Conclusions: Our data confirms transitioning to a single-service head and neck surgical free flap reconstruction model solely within the OHNS Unit is obtainable whilst maintaining internationally recognized standards and providing patients multiple benefits in the process.

Keywords: Head and neck cancer; case series; free flap reconstruction; otolaryngology, head and neck surgery (OHNS); American Society of Anesthesiologists (ASA)

Received: 03 April 2023; Accepted: 01 December 2023; Published online: 26 January 2024.

doi: 10.21037/ajo-23-16


Primary oncologic surgery, where feasible, is the current modality of choice in managing many head and neck cancers (1). In Australia, the estimated number of new head and neck cases are 5,189, accounting for 3.2% of all new cancer diagnosis (2). Nationally, there was a 12.7% increase in the number of surgical admissions for head and neck cancer from 2002–2003 to 2011–2012, which comparatively is significantly higher than the increase in overall disease incidence (2).

Ablative surgery of head and neck cancers can result in significant functional and cosmetic impairments that undoubtedly require reconstruction. Reconstructive surgery in the head and neck is indispensable in providing tissue support for vital structures such as orbital contents, skull base, dura, and also in restoration of mastication, speech, swallowing and respiration (3,4). Options for reconstruction include healing by primary or secondary intention, allografts, skin grafts, local flaps, regional flaps, and free tissue transfer (4,5). Amongst a surgeon’s armamentarium, free tissue transfer is the modality of choice for larger ablative defects. These have become increasingly necessary as the proportion of locally advanced disease on presentation has increased (2,6). This accounts for the majority of reconstructive work in head and neck surgery departments.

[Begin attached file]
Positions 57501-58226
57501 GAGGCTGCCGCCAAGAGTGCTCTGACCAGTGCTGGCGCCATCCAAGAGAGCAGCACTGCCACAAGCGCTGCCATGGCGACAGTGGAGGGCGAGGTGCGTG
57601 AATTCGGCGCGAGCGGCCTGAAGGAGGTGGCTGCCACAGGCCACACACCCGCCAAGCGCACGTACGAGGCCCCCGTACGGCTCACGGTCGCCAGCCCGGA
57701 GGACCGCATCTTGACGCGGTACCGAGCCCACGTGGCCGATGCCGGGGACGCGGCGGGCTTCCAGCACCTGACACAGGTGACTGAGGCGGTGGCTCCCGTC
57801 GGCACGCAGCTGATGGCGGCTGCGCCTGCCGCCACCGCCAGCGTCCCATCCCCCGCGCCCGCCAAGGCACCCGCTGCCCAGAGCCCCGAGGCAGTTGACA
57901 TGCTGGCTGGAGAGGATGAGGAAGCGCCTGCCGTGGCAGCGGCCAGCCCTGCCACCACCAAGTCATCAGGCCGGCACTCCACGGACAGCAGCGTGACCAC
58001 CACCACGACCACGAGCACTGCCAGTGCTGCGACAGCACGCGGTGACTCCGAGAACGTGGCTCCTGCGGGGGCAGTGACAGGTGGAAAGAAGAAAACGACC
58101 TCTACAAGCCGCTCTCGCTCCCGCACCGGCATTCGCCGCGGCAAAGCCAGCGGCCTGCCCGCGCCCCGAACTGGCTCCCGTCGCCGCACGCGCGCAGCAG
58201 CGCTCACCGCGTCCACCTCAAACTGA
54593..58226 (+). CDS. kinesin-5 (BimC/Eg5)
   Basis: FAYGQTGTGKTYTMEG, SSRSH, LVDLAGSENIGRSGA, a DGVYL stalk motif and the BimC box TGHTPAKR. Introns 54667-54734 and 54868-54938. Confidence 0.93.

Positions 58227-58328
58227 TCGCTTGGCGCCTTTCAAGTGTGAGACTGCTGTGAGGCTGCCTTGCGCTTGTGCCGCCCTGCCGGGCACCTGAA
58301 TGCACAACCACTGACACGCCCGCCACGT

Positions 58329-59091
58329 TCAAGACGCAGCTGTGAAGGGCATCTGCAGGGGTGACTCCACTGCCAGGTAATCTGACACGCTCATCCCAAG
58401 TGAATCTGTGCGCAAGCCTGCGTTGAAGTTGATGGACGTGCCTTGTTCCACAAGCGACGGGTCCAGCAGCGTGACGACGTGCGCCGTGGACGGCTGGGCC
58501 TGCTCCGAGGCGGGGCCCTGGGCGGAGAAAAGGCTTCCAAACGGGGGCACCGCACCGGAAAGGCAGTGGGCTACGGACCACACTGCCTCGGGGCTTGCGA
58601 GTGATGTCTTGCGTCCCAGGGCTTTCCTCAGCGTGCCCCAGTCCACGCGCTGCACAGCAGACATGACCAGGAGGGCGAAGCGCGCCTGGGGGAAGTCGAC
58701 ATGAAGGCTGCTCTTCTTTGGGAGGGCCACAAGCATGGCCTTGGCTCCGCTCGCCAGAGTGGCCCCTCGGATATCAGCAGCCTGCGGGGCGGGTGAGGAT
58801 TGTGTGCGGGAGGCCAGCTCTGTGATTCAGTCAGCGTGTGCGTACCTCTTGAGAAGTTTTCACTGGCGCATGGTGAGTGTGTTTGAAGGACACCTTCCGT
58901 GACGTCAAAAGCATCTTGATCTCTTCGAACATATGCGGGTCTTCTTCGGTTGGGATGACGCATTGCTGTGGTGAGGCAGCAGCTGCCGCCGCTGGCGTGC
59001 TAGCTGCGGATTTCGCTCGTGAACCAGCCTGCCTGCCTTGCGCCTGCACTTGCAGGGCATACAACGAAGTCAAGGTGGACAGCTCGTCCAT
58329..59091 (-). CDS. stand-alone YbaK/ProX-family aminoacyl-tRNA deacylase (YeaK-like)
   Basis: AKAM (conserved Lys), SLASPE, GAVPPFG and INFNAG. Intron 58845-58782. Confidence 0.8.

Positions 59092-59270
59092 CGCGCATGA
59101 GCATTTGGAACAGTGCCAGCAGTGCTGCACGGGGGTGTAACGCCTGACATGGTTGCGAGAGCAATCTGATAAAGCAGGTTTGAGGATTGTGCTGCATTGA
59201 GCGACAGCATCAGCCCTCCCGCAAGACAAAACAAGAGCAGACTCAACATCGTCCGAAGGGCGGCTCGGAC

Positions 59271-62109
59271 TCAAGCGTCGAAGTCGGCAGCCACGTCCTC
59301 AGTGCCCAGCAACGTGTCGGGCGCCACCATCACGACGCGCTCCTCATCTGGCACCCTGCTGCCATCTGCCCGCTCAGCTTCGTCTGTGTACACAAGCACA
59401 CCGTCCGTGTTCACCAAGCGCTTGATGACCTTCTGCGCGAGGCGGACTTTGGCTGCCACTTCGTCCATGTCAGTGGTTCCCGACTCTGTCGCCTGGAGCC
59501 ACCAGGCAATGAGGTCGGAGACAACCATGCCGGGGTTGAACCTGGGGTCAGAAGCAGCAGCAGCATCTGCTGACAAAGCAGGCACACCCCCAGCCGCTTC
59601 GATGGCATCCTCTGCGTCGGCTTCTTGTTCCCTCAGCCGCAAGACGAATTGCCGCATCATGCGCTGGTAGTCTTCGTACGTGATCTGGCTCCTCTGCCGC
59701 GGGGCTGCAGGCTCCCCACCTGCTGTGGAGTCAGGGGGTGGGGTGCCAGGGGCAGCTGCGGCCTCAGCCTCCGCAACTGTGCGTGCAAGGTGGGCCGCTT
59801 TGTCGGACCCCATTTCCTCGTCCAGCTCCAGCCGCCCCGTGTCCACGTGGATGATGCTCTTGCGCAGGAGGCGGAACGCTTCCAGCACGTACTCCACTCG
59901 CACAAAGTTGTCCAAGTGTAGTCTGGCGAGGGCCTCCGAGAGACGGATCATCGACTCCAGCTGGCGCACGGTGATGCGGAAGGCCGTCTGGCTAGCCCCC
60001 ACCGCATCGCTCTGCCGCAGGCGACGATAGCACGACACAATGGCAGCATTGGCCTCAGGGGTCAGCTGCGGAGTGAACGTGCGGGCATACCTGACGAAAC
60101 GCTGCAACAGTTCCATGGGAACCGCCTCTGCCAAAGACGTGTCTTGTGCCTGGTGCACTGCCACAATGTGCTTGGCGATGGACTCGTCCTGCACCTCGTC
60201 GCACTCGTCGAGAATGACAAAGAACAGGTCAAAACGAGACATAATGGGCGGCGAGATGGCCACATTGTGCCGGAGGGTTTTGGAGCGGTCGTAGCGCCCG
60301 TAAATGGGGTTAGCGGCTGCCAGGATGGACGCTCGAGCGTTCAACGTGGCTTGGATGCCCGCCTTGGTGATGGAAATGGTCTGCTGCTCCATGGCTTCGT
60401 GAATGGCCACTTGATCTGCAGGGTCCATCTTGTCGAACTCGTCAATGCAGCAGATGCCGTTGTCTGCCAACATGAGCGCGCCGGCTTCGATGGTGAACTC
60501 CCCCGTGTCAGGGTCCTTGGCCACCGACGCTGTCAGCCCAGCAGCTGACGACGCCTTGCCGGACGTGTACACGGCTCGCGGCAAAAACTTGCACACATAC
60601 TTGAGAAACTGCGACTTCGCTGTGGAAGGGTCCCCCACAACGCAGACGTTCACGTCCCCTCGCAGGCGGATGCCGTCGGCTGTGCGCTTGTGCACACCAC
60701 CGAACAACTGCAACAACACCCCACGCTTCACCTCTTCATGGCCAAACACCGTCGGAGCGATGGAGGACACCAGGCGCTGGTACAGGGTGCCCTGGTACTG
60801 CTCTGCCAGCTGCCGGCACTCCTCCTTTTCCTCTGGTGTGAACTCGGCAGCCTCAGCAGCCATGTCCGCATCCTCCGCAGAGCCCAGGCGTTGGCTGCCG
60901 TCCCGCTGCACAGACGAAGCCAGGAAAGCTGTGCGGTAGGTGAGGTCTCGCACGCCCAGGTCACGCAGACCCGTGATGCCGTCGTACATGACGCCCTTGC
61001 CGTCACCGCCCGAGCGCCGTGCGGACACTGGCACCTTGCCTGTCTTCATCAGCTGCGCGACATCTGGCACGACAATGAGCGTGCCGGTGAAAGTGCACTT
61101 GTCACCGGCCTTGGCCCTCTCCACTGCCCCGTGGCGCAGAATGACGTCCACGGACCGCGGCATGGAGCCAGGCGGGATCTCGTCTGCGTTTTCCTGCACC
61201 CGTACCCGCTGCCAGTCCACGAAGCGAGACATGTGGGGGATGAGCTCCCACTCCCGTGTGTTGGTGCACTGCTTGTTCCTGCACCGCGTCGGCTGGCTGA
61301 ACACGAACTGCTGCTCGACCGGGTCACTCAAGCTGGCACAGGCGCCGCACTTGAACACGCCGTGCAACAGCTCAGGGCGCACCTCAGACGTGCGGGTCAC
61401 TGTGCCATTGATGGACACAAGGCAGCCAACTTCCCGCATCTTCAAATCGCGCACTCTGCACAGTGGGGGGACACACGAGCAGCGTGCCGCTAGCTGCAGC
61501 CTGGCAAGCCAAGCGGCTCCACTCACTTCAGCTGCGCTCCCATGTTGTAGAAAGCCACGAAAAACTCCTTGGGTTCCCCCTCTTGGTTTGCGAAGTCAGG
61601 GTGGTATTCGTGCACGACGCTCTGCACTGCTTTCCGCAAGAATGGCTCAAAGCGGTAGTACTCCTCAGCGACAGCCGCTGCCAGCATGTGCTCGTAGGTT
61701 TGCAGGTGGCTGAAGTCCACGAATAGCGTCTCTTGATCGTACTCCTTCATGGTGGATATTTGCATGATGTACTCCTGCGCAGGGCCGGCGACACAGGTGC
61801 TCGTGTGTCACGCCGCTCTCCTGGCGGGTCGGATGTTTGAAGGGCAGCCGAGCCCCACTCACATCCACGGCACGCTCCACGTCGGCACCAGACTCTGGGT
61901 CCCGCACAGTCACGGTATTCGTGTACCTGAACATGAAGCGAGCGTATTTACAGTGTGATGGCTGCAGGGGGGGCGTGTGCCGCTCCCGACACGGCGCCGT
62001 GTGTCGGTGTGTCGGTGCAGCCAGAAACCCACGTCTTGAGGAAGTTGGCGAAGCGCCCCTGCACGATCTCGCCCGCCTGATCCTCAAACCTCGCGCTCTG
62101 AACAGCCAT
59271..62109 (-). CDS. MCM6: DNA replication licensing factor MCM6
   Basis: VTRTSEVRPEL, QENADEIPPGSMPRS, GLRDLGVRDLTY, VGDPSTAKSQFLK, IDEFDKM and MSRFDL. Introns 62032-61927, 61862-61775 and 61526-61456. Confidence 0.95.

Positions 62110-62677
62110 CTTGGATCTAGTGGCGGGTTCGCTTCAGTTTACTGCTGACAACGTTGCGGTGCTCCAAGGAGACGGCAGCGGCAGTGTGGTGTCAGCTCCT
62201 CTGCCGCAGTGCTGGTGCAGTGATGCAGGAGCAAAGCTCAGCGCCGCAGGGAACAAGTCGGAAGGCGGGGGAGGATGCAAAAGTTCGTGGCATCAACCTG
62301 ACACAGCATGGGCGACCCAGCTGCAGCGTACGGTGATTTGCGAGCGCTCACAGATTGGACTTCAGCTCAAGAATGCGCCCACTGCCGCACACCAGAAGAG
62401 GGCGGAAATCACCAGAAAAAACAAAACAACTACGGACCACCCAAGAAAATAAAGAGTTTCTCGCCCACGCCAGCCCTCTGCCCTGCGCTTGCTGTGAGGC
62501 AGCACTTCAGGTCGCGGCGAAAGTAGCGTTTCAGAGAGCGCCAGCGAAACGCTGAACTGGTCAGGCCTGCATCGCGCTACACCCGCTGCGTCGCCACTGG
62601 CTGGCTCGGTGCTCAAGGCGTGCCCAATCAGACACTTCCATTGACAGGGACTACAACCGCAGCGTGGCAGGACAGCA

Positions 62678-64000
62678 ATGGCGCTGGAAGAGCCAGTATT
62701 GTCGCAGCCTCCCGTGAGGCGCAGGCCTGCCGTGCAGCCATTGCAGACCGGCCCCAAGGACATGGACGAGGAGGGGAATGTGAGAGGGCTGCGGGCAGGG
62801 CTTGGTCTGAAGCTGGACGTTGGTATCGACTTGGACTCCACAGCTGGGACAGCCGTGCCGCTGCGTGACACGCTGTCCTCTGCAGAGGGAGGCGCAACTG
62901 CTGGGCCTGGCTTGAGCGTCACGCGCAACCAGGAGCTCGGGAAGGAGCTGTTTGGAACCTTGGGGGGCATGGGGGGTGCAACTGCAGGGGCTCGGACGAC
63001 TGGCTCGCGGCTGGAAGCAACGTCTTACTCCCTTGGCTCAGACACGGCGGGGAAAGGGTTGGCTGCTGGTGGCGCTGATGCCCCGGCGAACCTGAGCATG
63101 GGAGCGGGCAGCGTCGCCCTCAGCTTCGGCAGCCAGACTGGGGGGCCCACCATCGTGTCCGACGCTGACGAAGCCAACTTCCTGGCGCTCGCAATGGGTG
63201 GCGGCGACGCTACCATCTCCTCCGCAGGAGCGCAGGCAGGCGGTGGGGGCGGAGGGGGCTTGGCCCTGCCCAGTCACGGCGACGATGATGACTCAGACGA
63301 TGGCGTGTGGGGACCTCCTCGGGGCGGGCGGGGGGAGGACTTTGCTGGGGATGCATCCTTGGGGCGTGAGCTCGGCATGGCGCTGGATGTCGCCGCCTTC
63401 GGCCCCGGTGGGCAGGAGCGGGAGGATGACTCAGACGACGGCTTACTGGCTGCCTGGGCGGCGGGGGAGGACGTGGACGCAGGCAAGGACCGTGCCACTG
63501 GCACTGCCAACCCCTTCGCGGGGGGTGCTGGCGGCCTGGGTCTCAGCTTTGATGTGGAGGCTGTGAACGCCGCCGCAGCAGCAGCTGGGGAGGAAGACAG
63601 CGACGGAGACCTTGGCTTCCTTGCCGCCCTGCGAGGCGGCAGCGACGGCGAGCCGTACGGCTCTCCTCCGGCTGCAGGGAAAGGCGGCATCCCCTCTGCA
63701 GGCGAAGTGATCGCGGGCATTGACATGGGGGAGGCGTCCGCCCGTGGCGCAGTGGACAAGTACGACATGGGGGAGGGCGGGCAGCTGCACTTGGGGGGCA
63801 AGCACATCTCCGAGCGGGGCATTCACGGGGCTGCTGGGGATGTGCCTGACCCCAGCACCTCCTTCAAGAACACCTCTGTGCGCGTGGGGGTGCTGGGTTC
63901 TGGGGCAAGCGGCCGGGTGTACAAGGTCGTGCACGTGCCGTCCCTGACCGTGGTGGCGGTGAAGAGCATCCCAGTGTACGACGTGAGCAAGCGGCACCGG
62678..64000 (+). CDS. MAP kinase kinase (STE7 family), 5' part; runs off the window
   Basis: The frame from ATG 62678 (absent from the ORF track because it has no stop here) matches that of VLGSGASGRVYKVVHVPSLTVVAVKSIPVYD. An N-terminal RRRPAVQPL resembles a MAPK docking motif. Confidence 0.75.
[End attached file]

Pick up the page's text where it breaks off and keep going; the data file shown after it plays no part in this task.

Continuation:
Contemporary free flap survival rates in head and neck surgery average 95–99% (7-11). Despite increasingly favourable reconstructive outcomes, published perioperative complications rates range from 30–71% (7,9). Complications can range from minor, such as infection and pain requiring medications to major, including bleed from flap site, flap failure, and flap loss, requiring further operations (10,12). Surgical and flap-related complications are underrepresented compared with medical complications (7). Irrespective, complications have a disproportionately high impact on patient morbidity, adjuvant therapy and overall healthcare costs (7).